What Happened to the Office of Urban Policy?

After 100 days, Obama’s shiny-new dream for our cities is looking more like a bureaucratic nightmare.

The Office of Urban Affairs, which reports to Jarrett in Washington and which aims to have interagency representation, was formed to address the urgent, interlocking problems detailed in a recent New York Times report on cities: “an archaic and grotesquely wasteful federal system in which upkeep for roads, subways, housing, public parkland and our water supply are all handled separately.”

Administration officials say the office will tackle the whole spectrum of concerns relating to “human geography”—from the problem of truancy among homeless youth to urban air quality and public health. “We’re looking at a results-driven and data-driven approach,” says Douglas, special assistant to the president for urban affairs. “It doesn’t make sense if you’re doing transportation policy in a separate department from housing policy, because where you do the transit lines, for example, you need to make sure that there’s housing that has access to the transportation, and when you do the housing you need to make sure it’s affordable housing, so that you don’t have these pockets of concentrated poverty.”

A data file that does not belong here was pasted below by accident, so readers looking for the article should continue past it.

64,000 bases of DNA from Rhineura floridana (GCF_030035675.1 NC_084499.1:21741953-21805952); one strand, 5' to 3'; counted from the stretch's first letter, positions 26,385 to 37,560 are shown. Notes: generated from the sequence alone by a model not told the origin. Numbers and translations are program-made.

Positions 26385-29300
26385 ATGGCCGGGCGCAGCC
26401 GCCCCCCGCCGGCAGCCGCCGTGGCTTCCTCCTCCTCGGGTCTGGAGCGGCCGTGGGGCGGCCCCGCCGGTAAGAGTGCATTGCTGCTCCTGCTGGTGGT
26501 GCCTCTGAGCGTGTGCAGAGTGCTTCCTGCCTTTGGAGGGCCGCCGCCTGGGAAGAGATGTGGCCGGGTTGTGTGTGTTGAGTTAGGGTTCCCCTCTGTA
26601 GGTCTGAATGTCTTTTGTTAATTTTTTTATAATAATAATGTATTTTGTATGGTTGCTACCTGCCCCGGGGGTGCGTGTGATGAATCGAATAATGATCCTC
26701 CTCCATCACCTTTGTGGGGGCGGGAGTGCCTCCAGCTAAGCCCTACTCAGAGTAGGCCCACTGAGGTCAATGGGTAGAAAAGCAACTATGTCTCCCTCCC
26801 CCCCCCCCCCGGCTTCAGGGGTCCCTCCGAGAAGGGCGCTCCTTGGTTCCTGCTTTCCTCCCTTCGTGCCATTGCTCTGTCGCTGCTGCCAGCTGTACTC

But while Urban Affairs has grand ambitions, it is operating as part of a complex bureaucracy that makes its real influence hard to observe. Douglas has an appointment in the Domestic Policy Council, but the office itself is not part of the council. Carrion works outside of the policy shop, under Jarrett, but primarily as a liaison to local governments. The office’s key issues span nearly a dozen agencies—among them, Transportation, Education, Housing and Urban Development, Health and Human Services, Environmental Protection, even Homeland Security—agencies already hard at work on the problems facing urban America. The faith office is connecting many urban communities of color with resources. The Domestic Policy Council’s Office of Mobility deals with poverty, and its Office of Opportunity and Social Innovation deals with private-sector investment. Moreover, Obama’s Cabinet is full of city dwellers with big ideas of their own, from Education Secretary Arne Duncan, to HUD Secretary Shaun Donovan, to Nancy Sutley, former deputy mayor of Los Angeles and head of the Council on Environmental Quality. So while the mandate of Urban Affairs includes “breaking down the traditional jurisdictional boundaries,” according to Douglas, its regulatory authority appears as limited as its challenges are great.